We aren’t going to tell you what originally set us off on that road, leading to a road not taken (until then.)  Those of you who think deeply and widely might figure it out, though.

At any rate, we eventually ended up here: 

Which provides this info:
Hudson Line
Metro-North logo.svg
Metro-North Hudson Line.jpg

A northbound Hudson Line train going through the Hudson Highlands
Type: Commuter rail line
System: Metro-North
Status: Operating
Locale: New York City, Westchester, Putnam, and Dutchess counties
Termini: Grand Central Terminal, Poughkeepsie
Stations: 29

Daily ridership: 38,500 (2012)[1]

Character: Commuter rail
Technical: Track length - 74 mi (118 km)

You got that, rail fans, trainies, and All Aboard Brunswickers?
Nearly 40,000 riders per day!  Or roughly the annual ridership of the Downeaster attributed to the Brunswick extension.


We have no idea what the fare is, but with those ridership levels, they might have a chance of this being a break-even, or heaven forbid, a profit-making route.  Forgive us for that last term; we realize that to the public benefit minded, being self-sustaining or having revenue exceed expenses is a capitalist-pig concept.

We bring this little excursion on the never-will-be axis to you to contrast what the Downeaster and TRNE ‘mass transit’ dreamers think they will become if taxpayers just invest enough money in the idea, and get rid of winter and its challenges for rail service.


Apparently winter doesn’t happen along the Hudson; can you imagine what 38,500 daily riders would do if Metro-North had the same Delay Advisory profile the NNEPRA run Downeaster does?  By the way, in case you've forgotten, today is the day the delays attributed to winter's travails were supposed to come to an end; you know, just in time for the busy summer tourist season.  And before next winter begins in a few months.

We should note an unfortunate anomaly on the run a few years ago:
2013 derailment
Main article: December 2013 Spuyten Duyvil derailment
On December 1, 2013, a southbound train derailed near the Spuyten Duyvil station in the Bronx. Four people were killed and more than 60 passengers were injured in the crash.[3] Federal investigators from the National Transportation Safety Board determined that the train was traveling at 82 miles per hour (132 km/h), a speed nearly three times the maximum allowable speed of 30 miles per hour (48 km/h). The train's brakes were apparently operating normally and area tracks in proper condition.[4]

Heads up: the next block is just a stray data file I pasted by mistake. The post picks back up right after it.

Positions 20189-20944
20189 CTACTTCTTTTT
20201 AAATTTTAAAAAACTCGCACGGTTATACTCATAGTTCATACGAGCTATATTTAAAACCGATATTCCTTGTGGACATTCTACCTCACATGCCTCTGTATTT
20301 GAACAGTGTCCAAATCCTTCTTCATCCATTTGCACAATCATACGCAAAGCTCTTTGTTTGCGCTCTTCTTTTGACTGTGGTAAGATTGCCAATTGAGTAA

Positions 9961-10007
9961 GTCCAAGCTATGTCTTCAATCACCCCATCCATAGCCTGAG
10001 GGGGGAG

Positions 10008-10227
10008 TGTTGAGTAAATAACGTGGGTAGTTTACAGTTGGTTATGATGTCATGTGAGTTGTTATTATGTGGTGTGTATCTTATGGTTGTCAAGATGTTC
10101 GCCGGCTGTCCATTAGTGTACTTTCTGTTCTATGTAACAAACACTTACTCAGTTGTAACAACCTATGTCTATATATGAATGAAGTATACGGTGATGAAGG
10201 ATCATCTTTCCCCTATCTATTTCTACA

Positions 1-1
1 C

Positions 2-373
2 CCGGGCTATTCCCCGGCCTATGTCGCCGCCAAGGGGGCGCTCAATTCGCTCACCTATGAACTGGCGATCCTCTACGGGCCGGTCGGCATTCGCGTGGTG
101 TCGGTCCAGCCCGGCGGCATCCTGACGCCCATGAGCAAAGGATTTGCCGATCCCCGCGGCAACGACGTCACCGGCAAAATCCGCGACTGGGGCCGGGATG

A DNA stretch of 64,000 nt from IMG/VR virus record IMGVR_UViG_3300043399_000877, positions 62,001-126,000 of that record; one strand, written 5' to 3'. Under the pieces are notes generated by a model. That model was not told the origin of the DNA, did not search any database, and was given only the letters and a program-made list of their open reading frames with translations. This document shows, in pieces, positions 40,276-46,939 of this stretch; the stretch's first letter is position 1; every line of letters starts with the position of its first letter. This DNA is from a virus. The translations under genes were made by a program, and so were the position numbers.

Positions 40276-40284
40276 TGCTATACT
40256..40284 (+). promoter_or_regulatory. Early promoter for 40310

Note that the train was travelling nearly three times allowable speed.  Apparently the engineer hadn’t heard the assurances by the likes of Patsy Quinn and Wayne Davis that such things can’t happen because of laws and rules and experience and well, you know, other intangibles that prohibit such unsafe speeds.  Especially on unsafe track.


Changing tunes slightly, we saw this item in yesterday’s big city paper:
Turnpike traffic approaches record levels
Traffic volume on the Maine Turnpike is on track to exceed its pre-recession peak for the first time, indicating that the upcoming tourism season could be a strong one. Turnpike traffic, which has been increasing slowly since bottoming out in 2009 during the Great Recession, is poised this year to surpass the record set in 2007, according to officials at the Maine Turnpike Authority. From Jan. 1 through May 31 this year, nearly 28.3 million vehicles traveled on the toll road. The increase over the same period in 2007 was relatively tiny – about 57,000 vehicles, or 0.2 percent – but it comes despite the turnpike’s lackluster performance in January and February when a series of heavy snowstorms kept motorists off the state’s highways. Compared with the same period last year, passenger vehicle traffic was up 4.5 percent. The strongest month was May, when passenger vehicle traffic increased nearly 8 percent.
If we’ve got our numbers right, that amounts to an average of about 188,000 vehicles per day.  On one highway.  It’s 300 miles long, but it’s only one of how many other highly traveled roads in Maine, like 295, for example.

We could try to guess how many total ‘riders’ that might be per day, but why bother.  Any way you look at it, it’s surely at least 150 times the ‘ridership’ total of the Downeaster.  Even allowing for ‘a series of heavy snowstorms.’

                       Image result for go sell crazy someplace else we're all

That pretty much sums up our thoughts for those who argue that the Downeaster ‘relieves’ pressure on the interstates in Maine.  Want the live version?  Go here:

Tuesday, June 9, 2015

Numbers? Hey, we got your numbers right here!